Save the Children avoided criticising companies because they were corporate donors, according to allegations from the charity's former head of news, Dominic Nutt.
Nutt, who worked at the charity from 2007 to 2009, said Save the Children decided against putting out a press release criticising British Gas over price rises while he was there because the company was a corporate donor.
He told Third Sector that he has since been told by former colleagues about other Save the Children campaigns that have been scrapped for fear of offending donors or potential donors.
The charity said "it was simply wrong to suggest its silence can be bought".
Nutt, whose allegations will feature in an episode of Panorama to be broadcast tonight on the BBC, said that corporate donors were buying charities’ silence by "stuffing some NGOs’ mouths with gold".
And he said he was also aware of other charities that showed a similar reluctance to criticise the government because it was a major source of funds.
"Of course there must be compromise," he said. "We live in an adult world and sometimes a dirty world. But Save the Children has gone too far and needs to question itself over the lengths it will go to."
Nutt said that he believed from conversations with others that other charities had pulled campaigns to avoid jeopardising funds. But he said not all charities were guilty of the practice.
"There is one exemplar out there which never did compromise, and that’s Christian Aid," he said. "It has shown there’s a way of working which is effective." Nutt worked for Christian Aid from 1999 to 2007.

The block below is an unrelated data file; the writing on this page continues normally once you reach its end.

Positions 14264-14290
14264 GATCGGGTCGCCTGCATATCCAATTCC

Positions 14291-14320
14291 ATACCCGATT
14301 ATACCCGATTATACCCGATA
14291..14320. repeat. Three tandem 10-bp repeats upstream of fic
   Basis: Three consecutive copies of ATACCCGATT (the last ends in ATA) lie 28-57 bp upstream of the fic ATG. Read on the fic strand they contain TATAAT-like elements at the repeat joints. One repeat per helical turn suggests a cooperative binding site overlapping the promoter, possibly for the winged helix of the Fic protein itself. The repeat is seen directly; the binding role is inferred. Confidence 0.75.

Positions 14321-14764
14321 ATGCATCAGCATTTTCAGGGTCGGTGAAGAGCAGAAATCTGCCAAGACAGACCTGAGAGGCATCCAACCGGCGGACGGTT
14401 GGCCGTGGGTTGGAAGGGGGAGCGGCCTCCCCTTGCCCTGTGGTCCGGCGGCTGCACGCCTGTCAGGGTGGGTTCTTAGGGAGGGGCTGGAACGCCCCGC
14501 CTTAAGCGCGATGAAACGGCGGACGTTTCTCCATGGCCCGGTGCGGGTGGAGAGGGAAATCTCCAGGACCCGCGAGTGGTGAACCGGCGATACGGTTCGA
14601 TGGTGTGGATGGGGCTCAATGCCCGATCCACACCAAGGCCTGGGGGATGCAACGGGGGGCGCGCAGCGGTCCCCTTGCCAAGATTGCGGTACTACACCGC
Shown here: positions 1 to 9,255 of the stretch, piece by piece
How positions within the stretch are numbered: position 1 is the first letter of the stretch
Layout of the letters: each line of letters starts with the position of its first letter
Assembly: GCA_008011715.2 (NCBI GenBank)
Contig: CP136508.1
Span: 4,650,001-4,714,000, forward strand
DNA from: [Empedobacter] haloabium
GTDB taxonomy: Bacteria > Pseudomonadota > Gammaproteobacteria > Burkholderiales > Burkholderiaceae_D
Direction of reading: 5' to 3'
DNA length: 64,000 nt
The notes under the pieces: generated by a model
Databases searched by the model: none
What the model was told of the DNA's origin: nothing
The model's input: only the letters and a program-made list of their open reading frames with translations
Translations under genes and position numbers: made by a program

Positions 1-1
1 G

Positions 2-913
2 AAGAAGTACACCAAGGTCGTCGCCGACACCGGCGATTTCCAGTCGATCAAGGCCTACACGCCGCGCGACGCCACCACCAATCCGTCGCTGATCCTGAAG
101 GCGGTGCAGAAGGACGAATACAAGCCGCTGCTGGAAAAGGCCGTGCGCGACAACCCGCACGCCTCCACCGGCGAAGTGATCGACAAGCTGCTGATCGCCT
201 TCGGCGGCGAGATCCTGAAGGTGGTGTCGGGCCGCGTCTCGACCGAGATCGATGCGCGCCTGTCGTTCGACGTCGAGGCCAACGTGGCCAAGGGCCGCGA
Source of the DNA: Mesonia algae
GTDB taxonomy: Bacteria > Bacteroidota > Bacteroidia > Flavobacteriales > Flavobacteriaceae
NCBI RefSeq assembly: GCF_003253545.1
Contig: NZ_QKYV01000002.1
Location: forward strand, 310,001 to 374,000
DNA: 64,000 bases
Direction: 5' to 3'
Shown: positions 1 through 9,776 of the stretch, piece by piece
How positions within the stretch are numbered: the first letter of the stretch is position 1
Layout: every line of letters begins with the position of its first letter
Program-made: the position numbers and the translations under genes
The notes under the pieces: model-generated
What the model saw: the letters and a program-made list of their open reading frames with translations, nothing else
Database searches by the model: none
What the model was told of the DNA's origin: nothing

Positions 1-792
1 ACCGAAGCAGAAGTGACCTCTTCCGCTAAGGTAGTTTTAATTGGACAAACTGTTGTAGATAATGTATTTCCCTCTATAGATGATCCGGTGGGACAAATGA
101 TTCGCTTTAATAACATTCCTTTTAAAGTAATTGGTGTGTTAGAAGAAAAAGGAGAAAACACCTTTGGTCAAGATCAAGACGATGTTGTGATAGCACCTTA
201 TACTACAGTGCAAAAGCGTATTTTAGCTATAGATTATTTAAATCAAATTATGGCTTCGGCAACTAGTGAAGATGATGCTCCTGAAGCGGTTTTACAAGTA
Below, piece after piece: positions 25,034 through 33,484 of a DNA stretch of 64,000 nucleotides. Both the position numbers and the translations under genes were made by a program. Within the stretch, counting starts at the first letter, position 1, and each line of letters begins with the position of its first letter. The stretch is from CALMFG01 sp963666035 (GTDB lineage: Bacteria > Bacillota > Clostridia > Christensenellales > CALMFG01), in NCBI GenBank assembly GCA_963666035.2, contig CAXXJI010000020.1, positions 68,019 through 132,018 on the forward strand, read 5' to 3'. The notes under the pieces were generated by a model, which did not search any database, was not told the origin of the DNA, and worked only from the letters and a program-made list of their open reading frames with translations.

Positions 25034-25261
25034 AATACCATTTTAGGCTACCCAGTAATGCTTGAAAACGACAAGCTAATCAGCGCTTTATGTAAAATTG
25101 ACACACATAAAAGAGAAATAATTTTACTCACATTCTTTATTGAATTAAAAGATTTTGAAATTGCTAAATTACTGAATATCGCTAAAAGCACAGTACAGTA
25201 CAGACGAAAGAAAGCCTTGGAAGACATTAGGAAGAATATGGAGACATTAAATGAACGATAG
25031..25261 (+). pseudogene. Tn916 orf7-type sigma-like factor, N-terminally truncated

Justin Forsyth, chief executive of Save the Children, said in a statement that it was "simply wrong and misleading to suggest our silence can be bought", and that the charity would "continue to campaign on all the areas we think matter most to saving children’s lives both at home and abroad".
He said that corporate partnerships formed just 8 per cent of its budget. "Save the Children would never put in jeopardy our values and our cause by pulling our punches on a campaign for money from a corporate partnership," he said.
Third Sector reported in September that Save the Children expected to increase its income from corporate partnerships from £3.9m in 2009 to a projected £22.5m this year.
The international children’s charity said the growth was the result of a new strategy and of "not being afraid to be commercially-focused".